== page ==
It was when I ran out of things to look at that I realized my limits didn’t have to be confined to the museum, so I stepped outside and began to wander aimlessly around the city.

Every time I somehow find myself in another country (especially in Europe), it feels as though I am stuck in some sort of strange yet wonderful dream. This solo aimlessness and freedom I had that day only amplified this feeling.

I visited many places within the city. I went inside a book shop, a record store, up and down many cobblestone pathways, and visited all of the city’s main town squares.

Then, there was a point when school let out. All of a sudden, I was an aimless, lost nobody of 21 years old in a sea of strangers. I was already feeling pretty nostalgic and existential, but this was the breaking point. It made me contemplate who I really was.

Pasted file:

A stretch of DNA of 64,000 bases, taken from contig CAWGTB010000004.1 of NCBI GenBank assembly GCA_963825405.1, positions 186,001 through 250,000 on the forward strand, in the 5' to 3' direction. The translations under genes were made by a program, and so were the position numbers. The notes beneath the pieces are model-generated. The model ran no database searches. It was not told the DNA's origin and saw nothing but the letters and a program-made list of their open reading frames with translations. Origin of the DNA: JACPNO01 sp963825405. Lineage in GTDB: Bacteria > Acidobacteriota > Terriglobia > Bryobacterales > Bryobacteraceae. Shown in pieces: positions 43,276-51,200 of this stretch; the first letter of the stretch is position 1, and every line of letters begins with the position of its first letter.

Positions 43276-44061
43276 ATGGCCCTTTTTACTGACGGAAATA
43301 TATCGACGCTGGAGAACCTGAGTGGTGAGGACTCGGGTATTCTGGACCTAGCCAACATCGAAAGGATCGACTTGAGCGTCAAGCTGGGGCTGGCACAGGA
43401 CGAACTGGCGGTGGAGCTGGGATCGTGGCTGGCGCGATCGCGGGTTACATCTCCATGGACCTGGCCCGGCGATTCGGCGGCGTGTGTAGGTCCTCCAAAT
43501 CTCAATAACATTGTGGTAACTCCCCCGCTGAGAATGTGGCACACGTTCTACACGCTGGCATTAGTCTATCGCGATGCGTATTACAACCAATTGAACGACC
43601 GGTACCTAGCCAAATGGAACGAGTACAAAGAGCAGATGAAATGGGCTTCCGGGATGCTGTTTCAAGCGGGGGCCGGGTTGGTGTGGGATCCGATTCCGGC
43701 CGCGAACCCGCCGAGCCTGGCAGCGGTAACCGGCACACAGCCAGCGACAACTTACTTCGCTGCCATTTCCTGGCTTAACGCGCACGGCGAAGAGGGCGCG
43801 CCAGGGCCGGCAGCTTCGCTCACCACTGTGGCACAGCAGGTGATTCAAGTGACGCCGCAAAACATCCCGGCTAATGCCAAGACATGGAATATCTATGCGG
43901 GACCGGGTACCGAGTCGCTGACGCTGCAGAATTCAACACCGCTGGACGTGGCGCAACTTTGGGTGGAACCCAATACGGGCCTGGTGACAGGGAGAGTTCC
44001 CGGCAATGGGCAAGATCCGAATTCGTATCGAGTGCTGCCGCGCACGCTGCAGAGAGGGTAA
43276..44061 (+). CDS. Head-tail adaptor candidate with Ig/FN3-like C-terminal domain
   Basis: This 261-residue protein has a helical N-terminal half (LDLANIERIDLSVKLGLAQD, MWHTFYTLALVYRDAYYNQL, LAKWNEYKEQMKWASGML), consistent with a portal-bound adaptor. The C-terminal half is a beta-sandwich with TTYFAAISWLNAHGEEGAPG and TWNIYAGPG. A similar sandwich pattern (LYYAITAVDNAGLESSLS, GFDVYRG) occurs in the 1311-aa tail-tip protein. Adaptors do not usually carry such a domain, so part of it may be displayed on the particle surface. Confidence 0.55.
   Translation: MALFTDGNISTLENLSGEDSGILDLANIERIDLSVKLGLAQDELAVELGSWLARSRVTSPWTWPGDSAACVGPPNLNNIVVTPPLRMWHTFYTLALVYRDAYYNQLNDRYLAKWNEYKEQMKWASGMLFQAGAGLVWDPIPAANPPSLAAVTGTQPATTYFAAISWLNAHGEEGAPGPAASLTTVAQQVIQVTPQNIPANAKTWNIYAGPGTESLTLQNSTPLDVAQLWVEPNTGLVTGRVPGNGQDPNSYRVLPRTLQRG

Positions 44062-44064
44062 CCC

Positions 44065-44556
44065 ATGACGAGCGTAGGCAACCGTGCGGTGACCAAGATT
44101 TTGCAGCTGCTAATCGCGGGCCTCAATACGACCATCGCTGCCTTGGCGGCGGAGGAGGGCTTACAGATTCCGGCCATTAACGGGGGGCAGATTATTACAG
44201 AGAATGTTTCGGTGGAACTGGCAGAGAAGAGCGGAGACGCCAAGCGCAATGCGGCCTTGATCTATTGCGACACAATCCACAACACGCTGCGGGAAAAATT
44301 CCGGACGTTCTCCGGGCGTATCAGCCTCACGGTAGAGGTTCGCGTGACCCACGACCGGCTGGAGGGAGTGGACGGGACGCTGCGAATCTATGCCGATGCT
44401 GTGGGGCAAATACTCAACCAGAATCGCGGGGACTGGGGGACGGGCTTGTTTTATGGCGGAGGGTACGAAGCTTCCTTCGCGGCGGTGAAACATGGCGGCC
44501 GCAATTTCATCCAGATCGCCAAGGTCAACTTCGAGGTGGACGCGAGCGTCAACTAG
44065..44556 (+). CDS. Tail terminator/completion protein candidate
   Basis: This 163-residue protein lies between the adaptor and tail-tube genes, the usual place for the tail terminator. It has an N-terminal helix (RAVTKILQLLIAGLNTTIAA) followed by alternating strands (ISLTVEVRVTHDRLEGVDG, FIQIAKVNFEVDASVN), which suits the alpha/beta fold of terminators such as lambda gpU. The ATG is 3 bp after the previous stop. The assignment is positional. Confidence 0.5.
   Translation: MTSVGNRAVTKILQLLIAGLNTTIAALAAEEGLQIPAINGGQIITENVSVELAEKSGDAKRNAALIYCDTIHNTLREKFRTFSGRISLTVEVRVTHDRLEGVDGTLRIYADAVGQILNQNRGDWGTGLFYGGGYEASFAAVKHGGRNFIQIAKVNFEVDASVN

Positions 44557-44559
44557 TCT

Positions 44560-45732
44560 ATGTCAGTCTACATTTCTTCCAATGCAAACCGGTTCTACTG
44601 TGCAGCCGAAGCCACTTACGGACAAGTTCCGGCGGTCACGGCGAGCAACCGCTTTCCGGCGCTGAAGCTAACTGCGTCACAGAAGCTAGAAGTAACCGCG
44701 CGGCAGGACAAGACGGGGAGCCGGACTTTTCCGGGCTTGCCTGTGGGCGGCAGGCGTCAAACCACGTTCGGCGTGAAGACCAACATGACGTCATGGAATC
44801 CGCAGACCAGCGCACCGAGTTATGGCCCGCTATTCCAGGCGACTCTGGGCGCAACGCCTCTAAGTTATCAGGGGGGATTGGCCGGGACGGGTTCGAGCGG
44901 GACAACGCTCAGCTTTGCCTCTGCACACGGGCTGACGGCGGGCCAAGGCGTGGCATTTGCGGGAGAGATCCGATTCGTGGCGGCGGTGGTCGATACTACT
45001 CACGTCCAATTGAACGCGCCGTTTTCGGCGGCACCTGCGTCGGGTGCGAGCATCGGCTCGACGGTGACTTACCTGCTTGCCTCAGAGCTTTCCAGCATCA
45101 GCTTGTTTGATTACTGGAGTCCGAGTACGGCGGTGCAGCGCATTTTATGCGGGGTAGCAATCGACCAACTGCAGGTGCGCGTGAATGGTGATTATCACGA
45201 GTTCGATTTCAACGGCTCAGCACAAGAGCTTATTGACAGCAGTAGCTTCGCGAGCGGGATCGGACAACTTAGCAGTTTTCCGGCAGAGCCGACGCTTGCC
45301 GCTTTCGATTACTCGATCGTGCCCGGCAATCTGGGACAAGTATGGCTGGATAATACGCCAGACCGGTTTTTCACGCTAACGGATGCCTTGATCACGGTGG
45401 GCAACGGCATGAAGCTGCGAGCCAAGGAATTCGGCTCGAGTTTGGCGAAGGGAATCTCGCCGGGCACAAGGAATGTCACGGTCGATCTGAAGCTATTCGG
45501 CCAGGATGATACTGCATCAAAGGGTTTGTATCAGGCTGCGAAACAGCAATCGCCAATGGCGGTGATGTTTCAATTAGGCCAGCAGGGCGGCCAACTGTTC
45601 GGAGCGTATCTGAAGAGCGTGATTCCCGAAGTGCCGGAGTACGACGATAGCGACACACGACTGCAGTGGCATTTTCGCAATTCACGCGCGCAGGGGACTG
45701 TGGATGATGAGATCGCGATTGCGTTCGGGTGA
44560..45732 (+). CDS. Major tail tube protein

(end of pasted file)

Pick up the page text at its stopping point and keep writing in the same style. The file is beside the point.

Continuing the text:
I found myself overwhelmed with everything that I had experienced thus far and the variety of it all. I began to spiral into a miniature existential life crisis. Seeing all these people around me that were younger than I was had me thinking about if I had somehow grown up in France instead of in America, and what that would have been like. I was mind-boggled by all these different ways my life could have gone and somehow my life was the one I was living then. I was partly angry at the fact that I could only choose my one life that I had at that moment, but grateful at the same time.

I then began to pull back and realize how crazy it was for me to be in another country thousands of miles away from home. I had to zoom out and reflect on that for a moment. I was an American from Pittsburgh, Pennsylvania. I was going to university in upstate New York, and I somehow found myself studying abroad in the Czech Republic. Then, I made it to where I was presently in France via a short plane ride.